For some pretty obvious reasons, everybody’s asking me about this already and will probably continue to do so, so I might as well get some thoughts written down in semi-coherent form. First, though, let’s take care of some administrivia.

I do not – ever – represent Red Hat online. I neither can nor want to speak for them. Also, I was not directly involved in the acquisition. I’m sure my well known opinions about Gluster helped put the idea in people’s heads, and I’m sure I’ll be quite busy helping figure out exactly where to go from here, but it would have been neither appropriate nor useful for me to have been involved in between. Everybody who was involved knew and respected that, as did I, so I was not at all surprised to read about it in public sources first. I’m posting this on my personal site instead of the HekaFS site to underscore the fact that this is my personal, unofficial opinion as someone who is affected by but not responsible for this decision.

OK, enough of that. Personally, then, I am delighted by this. Let’s enumerate some of the things I’ve been feeling and saying about Gluster and GlusterFS since I joined Red Hat and started the CloudFS/HekaFS project.

  • This is an area where open source has needed to make a stronger play vs. proprietary solutions.
  • GlusterFS has a strong overall architecture – e.g. leveraging local filesystems, adding modular functionality – for dealing with emerging needs regarding unstructured data, cloud deployment, etc. Sure, there are some parts of the implementation that I think could improve, but I’d rather build on a strong base than have to rip out and throw away stuff built on a weak one.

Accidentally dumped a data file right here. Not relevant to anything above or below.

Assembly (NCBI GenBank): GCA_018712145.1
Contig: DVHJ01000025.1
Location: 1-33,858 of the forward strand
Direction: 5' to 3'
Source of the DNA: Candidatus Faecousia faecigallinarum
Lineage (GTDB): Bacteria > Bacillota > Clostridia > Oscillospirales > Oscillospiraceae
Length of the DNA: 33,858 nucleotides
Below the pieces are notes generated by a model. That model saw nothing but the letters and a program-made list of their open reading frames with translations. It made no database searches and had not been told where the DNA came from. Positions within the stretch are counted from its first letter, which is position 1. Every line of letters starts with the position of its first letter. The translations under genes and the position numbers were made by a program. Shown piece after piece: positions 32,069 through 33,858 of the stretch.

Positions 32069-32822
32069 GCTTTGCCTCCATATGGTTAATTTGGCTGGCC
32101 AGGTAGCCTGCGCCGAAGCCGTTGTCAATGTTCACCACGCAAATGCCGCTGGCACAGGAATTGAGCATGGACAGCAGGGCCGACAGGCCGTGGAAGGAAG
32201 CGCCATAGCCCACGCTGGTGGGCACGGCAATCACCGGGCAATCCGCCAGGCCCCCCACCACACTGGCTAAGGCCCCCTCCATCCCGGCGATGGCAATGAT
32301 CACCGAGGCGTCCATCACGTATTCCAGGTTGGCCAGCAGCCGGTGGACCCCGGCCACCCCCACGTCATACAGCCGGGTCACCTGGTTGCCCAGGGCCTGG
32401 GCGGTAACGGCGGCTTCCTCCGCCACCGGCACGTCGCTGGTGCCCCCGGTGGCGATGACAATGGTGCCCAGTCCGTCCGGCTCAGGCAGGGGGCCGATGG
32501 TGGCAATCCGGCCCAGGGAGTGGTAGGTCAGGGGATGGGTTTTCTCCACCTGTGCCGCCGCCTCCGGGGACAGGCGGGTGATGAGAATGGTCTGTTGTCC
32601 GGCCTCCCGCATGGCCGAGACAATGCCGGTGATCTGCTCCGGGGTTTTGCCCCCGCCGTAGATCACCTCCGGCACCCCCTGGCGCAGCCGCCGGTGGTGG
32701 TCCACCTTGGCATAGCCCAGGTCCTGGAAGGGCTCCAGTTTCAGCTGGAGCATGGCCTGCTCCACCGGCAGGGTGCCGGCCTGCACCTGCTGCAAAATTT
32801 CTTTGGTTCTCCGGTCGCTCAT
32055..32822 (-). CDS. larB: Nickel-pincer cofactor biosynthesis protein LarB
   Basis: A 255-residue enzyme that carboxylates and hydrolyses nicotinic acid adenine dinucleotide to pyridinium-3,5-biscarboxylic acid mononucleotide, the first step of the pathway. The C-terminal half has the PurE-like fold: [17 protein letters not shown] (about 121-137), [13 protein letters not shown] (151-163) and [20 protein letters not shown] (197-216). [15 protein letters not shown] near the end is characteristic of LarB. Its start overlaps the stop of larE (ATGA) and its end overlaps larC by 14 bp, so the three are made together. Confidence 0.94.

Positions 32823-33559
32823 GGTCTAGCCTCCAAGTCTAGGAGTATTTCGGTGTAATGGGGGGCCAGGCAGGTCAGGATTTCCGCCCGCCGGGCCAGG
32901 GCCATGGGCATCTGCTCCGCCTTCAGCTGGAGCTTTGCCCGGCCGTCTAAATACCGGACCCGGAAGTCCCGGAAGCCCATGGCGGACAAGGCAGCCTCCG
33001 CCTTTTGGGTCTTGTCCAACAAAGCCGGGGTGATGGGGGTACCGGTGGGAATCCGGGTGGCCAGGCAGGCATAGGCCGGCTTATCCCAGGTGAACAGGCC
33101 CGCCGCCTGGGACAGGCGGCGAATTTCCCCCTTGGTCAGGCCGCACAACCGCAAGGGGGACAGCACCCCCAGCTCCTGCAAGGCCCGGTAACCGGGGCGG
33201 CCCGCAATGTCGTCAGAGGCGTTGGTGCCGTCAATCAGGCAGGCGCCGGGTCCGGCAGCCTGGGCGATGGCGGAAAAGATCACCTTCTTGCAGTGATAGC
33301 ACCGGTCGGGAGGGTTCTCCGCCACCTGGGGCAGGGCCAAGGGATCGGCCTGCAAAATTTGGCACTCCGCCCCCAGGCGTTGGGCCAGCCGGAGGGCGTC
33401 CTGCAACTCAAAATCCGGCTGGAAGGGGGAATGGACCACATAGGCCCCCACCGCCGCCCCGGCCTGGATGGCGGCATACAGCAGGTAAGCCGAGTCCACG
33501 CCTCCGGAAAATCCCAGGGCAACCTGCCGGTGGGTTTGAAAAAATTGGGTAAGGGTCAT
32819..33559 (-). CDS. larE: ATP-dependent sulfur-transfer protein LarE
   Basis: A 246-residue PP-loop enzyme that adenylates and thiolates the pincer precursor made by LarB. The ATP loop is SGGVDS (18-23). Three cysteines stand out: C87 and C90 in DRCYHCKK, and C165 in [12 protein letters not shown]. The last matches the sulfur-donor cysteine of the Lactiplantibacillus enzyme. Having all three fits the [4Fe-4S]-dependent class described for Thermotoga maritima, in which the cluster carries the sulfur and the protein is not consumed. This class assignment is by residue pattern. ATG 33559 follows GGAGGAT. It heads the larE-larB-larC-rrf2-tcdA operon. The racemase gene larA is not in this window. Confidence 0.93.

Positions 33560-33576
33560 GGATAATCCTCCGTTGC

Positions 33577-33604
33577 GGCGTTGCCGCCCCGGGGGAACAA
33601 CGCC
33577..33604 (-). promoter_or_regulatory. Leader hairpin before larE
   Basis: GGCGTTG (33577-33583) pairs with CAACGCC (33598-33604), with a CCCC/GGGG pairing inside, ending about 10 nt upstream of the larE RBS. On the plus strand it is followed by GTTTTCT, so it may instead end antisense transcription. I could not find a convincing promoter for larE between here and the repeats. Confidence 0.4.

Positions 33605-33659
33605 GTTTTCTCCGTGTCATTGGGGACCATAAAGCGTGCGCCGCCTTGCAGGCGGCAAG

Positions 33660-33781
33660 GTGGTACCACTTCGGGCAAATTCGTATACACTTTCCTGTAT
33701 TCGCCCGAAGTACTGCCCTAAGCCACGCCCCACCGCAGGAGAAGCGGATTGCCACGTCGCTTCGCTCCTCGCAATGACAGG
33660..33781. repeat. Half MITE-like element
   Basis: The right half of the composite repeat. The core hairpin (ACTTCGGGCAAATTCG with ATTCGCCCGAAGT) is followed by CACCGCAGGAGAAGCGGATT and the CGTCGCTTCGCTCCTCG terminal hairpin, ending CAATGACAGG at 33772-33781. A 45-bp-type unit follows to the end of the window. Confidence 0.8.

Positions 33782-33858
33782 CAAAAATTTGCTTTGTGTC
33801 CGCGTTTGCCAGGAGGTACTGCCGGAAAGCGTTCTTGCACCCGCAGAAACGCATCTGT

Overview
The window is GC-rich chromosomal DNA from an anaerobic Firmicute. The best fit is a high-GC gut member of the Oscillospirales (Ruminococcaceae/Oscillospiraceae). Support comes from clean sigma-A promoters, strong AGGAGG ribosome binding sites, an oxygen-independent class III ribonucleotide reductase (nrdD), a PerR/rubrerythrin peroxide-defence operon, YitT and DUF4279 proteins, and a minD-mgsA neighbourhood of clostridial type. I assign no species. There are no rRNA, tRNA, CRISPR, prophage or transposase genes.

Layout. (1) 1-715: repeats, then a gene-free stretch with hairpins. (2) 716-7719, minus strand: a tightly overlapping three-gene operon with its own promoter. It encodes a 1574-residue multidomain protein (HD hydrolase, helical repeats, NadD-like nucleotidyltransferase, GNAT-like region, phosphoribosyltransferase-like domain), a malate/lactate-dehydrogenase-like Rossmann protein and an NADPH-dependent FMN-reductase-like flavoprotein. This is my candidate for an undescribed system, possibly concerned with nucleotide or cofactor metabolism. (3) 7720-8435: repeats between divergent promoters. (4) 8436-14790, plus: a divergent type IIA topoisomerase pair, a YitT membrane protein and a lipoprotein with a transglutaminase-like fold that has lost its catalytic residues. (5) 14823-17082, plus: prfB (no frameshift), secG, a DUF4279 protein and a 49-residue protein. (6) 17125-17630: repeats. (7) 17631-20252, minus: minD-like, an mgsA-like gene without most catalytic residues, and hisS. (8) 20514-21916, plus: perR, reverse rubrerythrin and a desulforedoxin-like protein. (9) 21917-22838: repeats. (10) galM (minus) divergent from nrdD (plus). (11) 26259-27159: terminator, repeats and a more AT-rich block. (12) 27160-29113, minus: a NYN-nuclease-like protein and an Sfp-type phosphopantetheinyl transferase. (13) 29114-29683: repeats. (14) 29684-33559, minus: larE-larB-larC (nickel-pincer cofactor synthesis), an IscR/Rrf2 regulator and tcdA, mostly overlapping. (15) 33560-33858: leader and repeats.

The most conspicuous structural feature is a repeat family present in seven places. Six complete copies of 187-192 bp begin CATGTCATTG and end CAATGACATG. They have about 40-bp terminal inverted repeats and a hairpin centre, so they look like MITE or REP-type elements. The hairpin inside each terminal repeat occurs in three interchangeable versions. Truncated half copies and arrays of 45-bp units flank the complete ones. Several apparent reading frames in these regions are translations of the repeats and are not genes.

• The Gluster folks are as committed to open source as Red Hat is. Not only their code but their process is open, and so are their minds. Just think for a moment how open-minded someone must be to listen when I get all opinionated about their work. Despite my abrasive style, they have always listened and responded constructively.
  • Community matters, and the very strong Gluster/FS community has been one of the best parts of my job for the last couple of years.

All of this adds up to a move that somebody in open source had to make, and these were the best two companies to make it. Proprietary Big Storage has defined the field too long. This will make it a lot easier to implement not only my vision for HekaFS, but other visions as well. Scale-out shared-nothing storage that’s easy to configure, easy to tune, easy to monitor, is a powerful tool. It can be used to serve up files – or objects – directly to users, as part of either a traditional or cloud environment. It can be used to serve up the virtual-machine (and other disk) images that are an essential part of cloud computing. It can be used for many other things besides, either as-is or via extension modules. Compression or deduplication, snapshots or versioning, custom access controls, inline format conversions . . . the sky’s the limit. Layering separate functionality on top of dumb blocks/files/objects, each oblivious to the other, is so yesterday, but it’s all that competitors will ever make possible. When people have access to a strong and stable core, plus the ability to tinker with it, much more ambitious visions both within and outside Red Hat become possible. What would you do, if you could build storage that was exactly what you need?